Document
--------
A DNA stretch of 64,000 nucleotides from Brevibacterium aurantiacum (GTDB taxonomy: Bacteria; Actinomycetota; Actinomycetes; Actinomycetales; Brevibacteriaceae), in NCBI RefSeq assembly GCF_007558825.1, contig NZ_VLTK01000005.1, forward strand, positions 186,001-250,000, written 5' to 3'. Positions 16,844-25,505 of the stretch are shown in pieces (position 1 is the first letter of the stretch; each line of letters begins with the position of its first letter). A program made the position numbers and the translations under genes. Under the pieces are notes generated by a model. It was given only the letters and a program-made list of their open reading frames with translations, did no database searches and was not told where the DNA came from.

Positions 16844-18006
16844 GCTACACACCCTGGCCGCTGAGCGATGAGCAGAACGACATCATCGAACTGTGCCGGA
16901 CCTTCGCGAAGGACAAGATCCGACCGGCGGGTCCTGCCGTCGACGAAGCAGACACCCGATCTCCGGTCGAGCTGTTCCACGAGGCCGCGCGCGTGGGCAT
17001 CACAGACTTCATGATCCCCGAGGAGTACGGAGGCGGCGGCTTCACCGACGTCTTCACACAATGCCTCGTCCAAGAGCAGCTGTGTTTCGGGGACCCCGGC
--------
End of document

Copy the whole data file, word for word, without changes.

A DNA stretch of 64,000 nucleotides from Brevibacterium aurantiacum (GTDB taxonomy: Bacteria; Actinomycetota; Actinomycetes; Actinomycetales; Brevibacteriaceae), in NCBI RefSeq assembly GCF_007558825.1, contig NZ_VLTK01000005.1, forward strand, positions 186,001-250,000, written 5' to 3'. Positions 16,844-25,505 of the stretch are shown in pieces (position 1 is the first letter of the stretch; each line of letters begins with the position of its first letter). A program made the position numbers and the translations under genes. Under the pieces are notes generated by a model. It was given only the letters and a program-made list of their open reading frames with translations, did no database searches and was not told where the DNA came from.

Positions 16844-18006
16844 GCTACACACCCTGGCCGCTGAGCGATGAGCAGAACGACATCATCGAACTGTGCCGGA
16901 CCTTCGCGAAGGACAAGATCCGACCGGCGGGTCCTGCCGTCGACGAAGCAGACACCCGATCTCCGGTCGAGCTGTTCCACGAGGCCGCGCGCGTGGGCAT
17001 CACAGACTTCATGATCCCCGAGGAGTACGGAGGCGGCGGCTTCACCGACGTCTTCACACAATGCCTCGTCCAAGAGCAGCTGTGTTTCGGGGACCCCGGC